The Tranverse Rectus Abdominus Myocuteneous flap utilizes the patients own tissues. Specifically, it utilizes the skin, fat and underlying rectus muscle from the abdomen which is then tunneled under the skin up to reconstruct the breast. This is marked out as though the patient is having a tummy tuck as an elliptical incision on the abdomen. After closure, this leaves a scar on the abdomen from hip to hip and a scar around the belly button.
The skin, fat and muscle of the abdomen is tunneled up and sewn in to the old mastectomy scar superiorly and inferiorly into the lower breast fold. The flap remains attached to the body during the entire procedure. This produces a soft, natural appearing breast with natural ptosis (droop). This is a good option for larger breasted patients with a BMI<32, who do not smoke, have extra abdominal tissue and no previous abdominal surgeries.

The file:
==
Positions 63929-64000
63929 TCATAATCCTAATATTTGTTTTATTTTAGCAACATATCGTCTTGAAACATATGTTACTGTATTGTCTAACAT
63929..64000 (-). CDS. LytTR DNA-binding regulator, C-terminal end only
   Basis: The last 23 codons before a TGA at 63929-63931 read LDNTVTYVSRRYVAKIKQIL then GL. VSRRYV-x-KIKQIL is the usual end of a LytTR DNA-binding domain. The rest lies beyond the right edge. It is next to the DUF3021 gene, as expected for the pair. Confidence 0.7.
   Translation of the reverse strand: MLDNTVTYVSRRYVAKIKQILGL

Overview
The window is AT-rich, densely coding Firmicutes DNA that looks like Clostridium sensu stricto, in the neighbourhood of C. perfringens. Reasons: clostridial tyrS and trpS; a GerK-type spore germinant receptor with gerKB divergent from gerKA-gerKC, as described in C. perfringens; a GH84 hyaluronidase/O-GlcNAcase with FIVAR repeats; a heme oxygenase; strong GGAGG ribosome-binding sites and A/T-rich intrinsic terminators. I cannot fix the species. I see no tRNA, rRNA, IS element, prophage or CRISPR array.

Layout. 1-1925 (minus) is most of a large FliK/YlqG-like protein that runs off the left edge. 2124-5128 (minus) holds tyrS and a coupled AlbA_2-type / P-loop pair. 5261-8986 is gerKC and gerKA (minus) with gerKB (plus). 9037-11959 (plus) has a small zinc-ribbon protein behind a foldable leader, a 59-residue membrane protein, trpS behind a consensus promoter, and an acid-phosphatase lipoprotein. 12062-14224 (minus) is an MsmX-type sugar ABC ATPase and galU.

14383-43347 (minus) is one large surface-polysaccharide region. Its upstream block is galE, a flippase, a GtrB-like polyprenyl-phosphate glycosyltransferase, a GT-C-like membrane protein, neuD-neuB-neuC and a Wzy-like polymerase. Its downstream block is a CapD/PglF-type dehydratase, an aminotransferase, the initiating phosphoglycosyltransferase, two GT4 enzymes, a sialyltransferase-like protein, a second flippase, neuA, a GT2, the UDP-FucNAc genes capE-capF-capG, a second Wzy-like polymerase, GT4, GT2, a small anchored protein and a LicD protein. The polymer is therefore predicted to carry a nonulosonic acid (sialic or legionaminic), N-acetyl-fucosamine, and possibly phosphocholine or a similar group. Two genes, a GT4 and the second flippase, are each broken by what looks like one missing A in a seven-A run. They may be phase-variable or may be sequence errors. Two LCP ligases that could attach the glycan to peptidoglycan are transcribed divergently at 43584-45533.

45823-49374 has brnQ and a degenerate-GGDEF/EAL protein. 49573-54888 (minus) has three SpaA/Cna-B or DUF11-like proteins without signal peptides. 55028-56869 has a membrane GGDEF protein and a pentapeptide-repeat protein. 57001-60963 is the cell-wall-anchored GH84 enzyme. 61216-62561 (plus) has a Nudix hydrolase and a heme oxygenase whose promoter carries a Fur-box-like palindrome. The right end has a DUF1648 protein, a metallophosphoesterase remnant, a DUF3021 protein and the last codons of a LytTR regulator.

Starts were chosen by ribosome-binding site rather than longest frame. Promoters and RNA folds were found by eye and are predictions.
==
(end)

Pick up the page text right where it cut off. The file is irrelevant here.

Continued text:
AFTER THE PROCEDURE
The surgery takes approximately 3.5 hours and the patient stays in hospital for approximately 3 days. The recovery is 8-12 weeks.
Possible complications include flap necrosis, hematoma, infection, DVT/PE, wound healing problems, asymmetry, and abdominal hernia or bulge.